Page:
Best regards,

I will post photos of the outfits sometime next week.


Swoon’s Musical Architecture

One of my biggest crushes is Callie Curry, the artist also known as Swoon.  This past spring, I watched a talk she gave at the Pratt Institute, an independent TED event, and I have been hooked ever since (thanks, C).  In it, she explained how using art and will to produce something unexpected can create perceptual shifts in people.  She likens the element of surprise to creating cracks of possibility in the world’s surface that can lead to positive change.  She explains these ideas more clearly and eloquently, so watch the talk yo!  You too will succumb to her charm.

This blog post isn’t going to be a mini biography of hers because I know you can do a better job of hunting down that information than I can.  Instead, it is to share why I think she’s so stellar and to let you in on one of her amazing upcoming projects.  She’s talented beyond belief, yes.  Many artists are.  But she’s also determined to do good, be it through her charity work building houses in Haiti or through her street art.  She uses her talents to creatively reach out to and connect with others.  And she’s just so damn likeable.

She is currently embarking on a new project, with sound collaborator Taylor Shepherd, called musical architecture, whereby they plan to build an interactive public sculpture in New Orleans. The sculpture will take the form of an inhabitable house with the purpose of giving back to the citizens of New Orleans by allowing them to use the house as a musical vehicle.  Watch the 2-minute video about the fantastical project here:

Only 2 days left to donate.

(Image of the quarter-scale model of the musical house via Kickstarter)

My New Ride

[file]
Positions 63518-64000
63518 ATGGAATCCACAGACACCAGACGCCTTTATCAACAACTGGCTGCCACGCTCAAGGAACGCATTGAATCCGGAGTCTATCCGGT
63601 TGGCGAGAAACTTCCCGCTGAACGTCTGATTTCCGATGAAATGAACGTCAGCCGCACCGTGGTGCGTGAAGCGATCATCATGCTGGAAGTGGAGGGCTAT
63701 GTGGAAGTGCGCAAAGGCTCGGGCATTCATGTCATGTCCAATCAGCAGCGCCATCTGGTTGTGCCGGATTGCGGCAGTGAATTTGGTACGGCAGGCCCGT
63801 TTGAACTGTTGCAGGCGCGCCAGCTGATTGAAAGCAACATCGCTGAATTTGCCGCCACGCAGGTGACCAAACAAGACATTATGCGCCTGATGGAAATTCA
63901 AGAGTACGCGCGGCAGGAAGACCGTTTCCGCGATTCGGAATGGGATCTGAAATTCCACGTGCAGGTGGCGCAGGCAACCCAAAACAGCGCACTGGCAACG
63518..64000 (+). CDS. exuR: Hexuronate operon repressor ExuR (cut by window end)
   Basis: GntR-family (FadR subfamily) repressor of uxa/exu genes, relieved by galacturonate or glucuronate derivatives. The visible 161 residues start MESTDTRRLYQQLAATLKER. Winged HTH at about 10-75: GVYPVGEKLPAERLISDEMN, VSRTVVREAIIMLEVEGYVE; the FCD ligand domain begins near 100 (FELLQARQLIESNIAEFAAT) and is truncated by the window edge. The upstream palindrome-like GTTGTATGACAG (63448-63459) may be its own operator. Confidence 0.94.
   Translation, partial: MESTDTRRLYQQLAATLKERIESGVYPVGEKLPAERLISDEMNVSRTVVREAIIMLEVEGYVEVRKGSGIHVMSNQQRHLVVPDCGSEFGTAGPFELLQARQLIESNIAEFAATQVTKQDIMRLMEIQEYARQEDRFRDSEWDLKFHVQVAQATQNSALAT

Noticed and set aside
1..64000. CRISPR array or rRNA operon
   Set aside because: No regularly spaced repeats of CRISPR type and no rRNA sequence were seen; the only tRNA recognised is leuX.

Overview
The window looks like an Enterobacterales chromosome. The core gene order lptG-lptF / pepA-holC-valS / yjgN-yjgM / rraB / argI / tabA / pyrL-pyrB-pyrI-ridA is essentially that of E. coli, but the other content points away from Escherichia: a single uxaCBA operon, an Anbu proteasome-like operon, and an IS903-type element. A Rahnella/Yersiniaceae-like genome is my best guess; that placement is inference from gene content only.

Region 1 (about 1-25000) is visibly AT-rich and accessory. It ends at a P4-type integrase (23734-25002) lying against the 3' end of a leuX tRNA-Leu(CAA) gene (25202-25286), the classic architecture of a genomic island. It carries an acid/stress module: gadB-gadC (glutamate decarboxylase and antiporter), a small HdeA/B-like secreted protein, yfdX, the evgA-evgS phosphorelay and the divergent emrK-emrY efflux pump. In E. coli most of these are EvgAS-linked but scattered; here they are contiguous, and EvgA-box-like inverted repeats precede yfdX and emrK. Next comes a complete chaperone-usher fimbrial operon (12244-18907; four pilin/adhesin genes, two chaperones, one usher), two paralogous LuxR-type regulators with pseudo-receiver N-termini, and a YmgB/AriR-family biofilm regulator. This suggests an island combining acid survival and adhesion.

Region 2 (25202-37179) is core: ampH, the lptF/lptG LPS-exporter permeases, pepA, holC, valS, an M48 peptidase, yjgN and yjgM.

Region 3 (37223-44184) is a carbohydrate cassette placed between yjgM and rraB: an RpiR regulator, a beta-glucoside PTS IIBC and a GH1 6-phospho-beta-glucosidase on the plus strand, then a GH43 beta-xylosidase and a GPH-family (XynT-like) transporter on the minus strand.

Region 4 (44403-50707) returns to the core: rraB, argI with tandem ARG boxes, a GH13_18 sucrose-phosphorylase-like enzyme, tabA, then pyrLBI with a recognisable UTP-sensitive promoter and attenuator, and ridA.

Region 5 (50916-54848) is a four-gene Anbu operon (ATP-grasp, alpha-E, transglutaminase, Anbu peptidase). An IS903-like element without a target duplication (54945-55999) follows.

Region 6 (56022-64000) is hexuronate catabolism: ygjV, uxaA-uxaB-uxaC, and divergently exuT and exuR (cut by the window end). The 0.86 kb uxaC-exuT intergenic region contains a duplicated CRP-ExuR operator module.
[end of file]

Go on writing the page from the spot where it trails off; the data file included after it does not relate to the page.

I got a new bike.  A men’s Miele road bike.  Even before the cash had left my long fingers, I had decided to immediately trade out the original black tires and ugly 1980s foam handlebars.  I was dying to personalize this beauty and make it mine.  Back at home, I mentally ran through the colour spectrum settling on electric blue tires and matching grips.  Kinda over the top but it’s my first road bike and I want it to be flashy.  The bike store owner instinctually wasn’t feeling the blue and after testing it out myself, she was right.  Her suggestions for accent colour alternatives were lime green, white, fuchsia or red.

Trying out various colour combinations, the other store customers were absorbed into the decision process too.  I wasn’t into the lime green (too popular) or white (too boring) but we all agreed that the bike looked slick with red tires and grips.  Many liked the fuchsia as well, which I opposed because I didn’t want my bike to look too girly.  The frame is baby pink; my attempts to avoid a girly looking bike were basically shot from day one.

I opted for the red.  She looks like a cinammon heart and cotton candy explosion and has aptly been named Candyland.  Here she is.

My next bike post will focus on how I dress for riding when everything I own is short and tight.